The Power of Incentives

After reading the “Armchair Economist” By Steven E. Landsburg I learnt that arguably the most fundamental statement within economics is that “people respond to incentives”. When I first read this it occurred to me that this statement was simply obvious, yet after reading onwards it seemed I underestimated the power of incentives.

For example in 1965, Ralph Nader published a book called “Unsafe at Any Speed”, which shed light on the multiple design models of cars which made driving more dangerous. The government then issued an automobile safety legislation which made wearing seatbelts and having padded dashboards etc. a compulsory course to be taken when a person drives. Surely if a car is more safely protected from accidents the number of accidents would decrease? Yet looking at the situation in an economist’s perspective the consequence could have been easily predicted. Indeed, the number of car accidents increased. The logic behind this is that when someone is put in a dangerous situation, for example using a car model which may result in accidents, their “safety” is an incentive to drive carefully. Yet a driver who is wearing a seatbelt and has a padded dashboard thinks that driving is safer and in turn will drive less carefully. Therefore people respond to incentives and thus the amount of accidents increased.

Yet it is a bizarre concept to try to understand, because why would people choose to drive recklessly because this certainly does not present a “good” outcome as it will lead to accidents. However people will choose to work slightly longer hours if it means that they receive a more generous pay and so therefore is a “good” outcome. But speed and recklessness are good due to the fact that humans seem to want them.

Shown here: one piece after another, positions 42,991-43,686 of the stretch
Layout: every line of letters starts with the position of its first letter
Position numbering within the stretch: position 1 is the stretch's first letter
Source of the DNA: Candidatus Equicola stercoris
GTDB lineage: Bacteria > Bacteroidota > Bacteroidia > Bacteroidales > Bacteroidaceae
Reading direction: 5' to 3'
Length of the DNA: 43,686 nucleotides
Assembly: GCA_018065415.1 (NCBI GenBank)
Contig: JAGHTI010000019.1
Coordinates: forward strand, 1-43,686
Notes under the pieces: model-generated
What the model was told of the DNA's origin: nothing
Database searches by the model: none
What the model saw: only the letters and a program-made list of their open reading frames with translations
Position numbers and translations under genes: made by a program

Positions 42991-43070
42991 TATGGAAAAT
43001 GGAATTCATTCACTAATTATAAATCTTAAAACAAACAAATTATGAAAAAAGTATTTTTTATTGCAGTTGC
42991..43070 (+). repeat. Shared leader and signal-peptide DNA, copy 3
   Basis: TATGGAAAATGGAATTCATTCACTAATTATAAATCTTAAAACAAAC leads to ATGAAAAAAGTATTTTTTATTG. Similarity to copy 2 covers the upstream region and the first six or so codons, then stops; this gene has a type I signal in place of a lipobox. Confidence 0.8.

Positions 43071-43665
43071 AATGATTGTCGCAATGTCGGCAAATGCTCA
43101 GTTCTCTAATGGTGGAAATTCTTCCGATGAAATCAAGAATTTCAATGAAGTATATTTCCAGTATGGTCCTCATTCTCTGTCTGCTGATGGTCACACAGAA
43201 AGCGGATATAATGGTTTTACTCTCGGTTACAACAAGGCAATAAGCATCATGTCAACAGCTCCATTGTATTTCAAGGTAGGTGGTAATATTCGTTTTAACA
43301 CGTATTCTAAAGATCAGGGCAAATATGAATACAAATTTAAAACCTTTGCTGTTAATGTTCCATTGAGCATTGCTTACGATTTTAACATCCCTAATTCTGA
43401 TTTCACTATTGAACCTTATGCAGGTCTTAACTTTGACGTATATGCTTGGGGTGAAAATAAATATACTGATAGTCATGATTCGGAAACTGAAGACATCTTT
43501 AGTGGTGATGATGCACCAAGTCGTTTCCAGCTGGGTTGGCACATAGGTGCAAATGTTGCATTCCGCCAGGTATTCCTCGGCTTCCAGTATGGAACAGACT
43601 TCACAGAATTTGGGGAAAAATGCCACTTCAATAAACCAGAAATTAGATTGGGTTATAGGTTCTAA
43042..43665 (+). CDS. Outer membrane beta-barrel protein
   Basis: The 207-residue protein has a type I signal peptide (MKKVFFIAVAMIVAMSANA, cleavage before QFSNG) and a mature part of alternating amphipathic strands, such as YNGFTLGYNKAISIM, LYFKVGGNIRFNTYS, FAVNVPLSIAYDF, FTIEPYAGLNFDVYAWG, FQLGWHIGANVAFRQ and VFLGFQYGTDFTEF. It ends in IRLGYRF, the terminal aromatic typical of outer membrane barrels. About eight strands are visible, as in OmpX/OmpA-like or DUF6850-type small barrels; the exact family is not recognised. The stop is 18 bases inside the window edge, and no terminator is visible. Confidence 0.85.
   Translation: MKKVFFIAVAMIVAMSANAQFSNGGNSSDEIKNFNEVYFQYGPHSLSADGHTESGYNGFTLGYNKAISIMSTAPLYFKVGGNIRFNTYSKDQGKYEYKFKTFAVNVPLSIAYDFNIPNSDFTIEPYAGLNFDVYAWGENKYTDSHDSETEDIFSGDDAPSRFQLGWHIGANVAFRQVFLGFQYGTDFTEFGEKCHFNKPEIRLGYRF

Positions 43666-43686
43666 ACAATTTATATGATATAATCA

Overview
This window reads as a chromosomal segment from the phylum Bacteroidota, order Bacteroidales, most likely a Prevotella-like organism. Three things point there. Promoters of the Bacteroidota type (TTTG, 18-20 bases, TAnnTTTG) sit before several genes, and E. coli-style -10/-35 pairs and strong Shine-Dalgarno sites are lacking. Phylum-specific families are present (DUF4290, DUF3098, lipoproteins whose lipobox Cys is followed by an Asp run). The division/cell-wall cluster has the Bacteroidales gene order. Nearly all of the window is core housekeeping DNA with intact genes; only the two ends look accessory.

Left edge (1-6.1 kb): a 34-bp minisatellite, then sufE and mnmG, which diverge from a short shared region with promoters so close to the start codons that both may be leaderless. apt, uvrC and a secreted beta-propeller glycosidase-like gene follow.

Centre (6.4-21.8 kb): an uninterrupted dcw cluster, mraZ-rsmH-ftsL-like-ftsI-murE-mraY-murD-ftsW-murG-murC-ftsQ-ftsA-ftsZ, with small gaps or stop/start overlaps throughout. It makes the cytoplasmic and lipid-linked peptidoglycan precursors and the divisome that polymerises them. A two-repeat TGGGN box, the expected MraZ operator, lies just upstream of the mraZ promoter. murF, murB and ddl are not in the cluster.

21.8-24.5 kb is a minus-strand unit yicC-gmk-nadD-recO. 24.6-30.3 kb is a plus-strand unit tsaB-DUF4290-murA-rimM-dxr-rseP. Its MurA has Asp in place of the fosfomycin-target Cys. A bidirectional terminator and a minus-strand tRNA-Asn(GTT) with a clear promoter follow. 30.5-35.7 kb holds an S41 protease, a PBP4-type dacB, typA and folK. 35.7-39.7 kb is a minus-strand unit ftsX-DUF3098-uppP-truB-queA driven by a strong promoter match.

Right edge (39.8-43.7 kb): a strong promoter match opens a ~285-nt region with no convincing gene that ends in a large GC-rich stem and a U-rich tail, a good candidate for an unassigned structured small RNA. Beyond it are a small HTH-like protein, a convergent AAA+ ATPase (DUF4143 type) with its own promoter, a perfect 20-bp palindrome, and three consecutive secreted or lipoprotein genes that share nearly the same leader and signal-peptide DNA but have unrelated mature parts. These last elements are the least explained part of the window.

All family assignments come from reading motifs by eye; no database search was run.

But ultimately what was the effect on driving accident rates in the 1960s? Well, the regulations tend to reduce the number of driver deaths by making it easier to survive an accident. However the regulations also tended to increase the number of deaths as people drove with less care. Looking at the raw statistics, it was found out by Sam Peltzman that the two effects were of equal size. There were more driving accidents, yet less deaths per car within a given accident. So they cancelled out and the rates essentially remained the same. However there was an increase in pedestrian deaths because safety measures within cars do not protect those on the streets.

When I first read this example, I was shocked at the fact that simply because ones car is safer it would in turn lead to them driving recklessly. However I considered the proposition that people would drive more carefully if they were put in a dangerous situation which is just the opposite of saying the same preposition. In fact, there was an extreme example whereby a man named Armen Alchian sought to decrease driving accidents by mounting a spear on every steering wheel which pointed at the driver’s heart! Of course this ruling would never be passed yet it does seem to follow the same logic in an economist’s perspective. Therefore it has been tested and proven that incentives are powerful.

By Shermeen 6J

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